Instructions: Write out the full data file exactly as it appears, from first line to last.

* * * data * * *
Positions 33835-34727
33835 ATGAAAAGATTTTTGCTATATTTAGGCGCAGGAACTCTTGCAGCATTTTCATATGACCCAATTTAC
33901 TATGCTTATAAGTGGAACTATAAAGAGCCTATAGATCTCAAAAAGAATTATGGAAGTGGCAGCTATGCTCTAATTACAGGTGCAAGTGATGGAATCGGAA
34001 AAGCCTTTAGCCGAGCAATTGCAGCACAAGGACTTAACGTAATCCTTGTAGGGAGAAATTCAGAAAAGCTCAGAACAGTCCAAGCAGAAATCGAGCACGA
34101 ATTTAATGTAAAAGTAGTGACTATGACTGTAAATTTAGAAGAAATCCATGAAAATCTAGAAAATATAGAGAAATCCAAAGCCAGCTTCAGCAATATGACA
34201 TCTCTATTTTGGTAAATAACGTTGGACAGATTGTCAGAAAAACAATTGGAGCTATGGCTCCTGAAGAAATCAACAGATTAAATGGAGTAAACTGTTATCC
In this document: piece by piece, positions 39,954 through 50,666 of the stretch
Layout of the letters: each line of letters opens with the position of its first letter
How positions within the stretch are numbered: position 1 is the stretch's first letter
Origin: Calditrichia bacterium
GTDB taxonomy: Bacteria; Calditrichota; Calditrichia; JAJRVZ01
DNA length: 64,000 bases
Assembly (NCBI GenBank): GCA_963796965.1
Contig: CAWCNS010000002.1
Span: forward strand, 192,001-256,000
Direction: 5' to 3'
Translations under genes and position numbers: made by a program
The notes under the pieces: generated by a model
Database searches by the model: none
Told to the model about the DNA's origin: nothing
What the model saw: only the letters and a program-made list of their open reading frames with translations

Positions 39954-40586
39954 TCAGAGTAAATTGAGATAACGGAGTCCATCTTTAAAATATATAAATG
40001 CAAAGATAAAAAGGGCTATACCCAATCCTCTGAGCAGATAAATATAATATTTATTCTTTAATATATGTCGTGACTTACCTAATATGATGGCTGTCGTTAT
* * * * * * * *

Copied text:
Positions 33835-34727
33835 ATGAAAAGATTTTTGCTATATTTAGGCGCAGGAACTCTTGCAGCATTTTCATATGACCCAATTTAC
33901 TATGCTTATAAGTGGAACTATAAAGAGCCTATAGATCTCAAAAAGAATTATGGAAGTGGCAGCTATGCTCTAATTACAGGTGCAAGTGATGGAATCGGAA
34001 AAGCCTTTAGCCGAGCAATTGCAGCACAAGGACTTAACGTAATCCTTGTAGGGAGAAATTCAGAAAAGCTCAGAACAGTCCAAGCAGAAATCGAGCACGA
34101 ATTTAATGTAAAAGTAGTGACTATGACTGTAAATTTAGAAGAAATCCATGAAAATCTAGAAAATATAGAGAAATCCAAAGCCAGCTTCAGCAATATGACA
34201 TCTCTATTTTGGTAAATAACGTTGGACAGATTGTCAGAAAAACAATTGGAGCTATGGCTCCTGAAGAAATCAACAGATTAAATGGAGTAAACTGTTATCC
In this document: piece by piece, positions 39,954 through 50,666 of the stretch
Layout of the letters: each line of letters opens with the position of its first letter
How positions within the stretch are numbered: position 1 is the stretch's first letter
Origin: Calditrichia bacterium
GTDB taxonomy: Bacteria; Calditrichota; Calditrichia; JAJRVZ01
DNA length: 64,000 bases
Assembly (NCBI GenBank): GCA_963796965.1
Contig: CAWCNS010000002.1
Span: forward strand, 192,001-256,000
Direction: 5' to 3'
Translations under genes and position numbers: made by a program
The notes under the pieces: generated by a model
Database searches by the model: none
Told to the model about the DNA's origin: nothing
What the model saw: only the letters and a program-made list of their open reading frames with translations

Positions 39954-40586
39954 TCAGAGTAAATTGAGATAACGGAGTCCATCTTTAAAATATATAAATG
40001 CAAAGATAAAAAGGGCTATACCCAATCCTCTGAGCAGATAAATATAATATTTATTCTTTAATATATGTCGTGACTTACCTAATATGATGGCTGTCGTTAT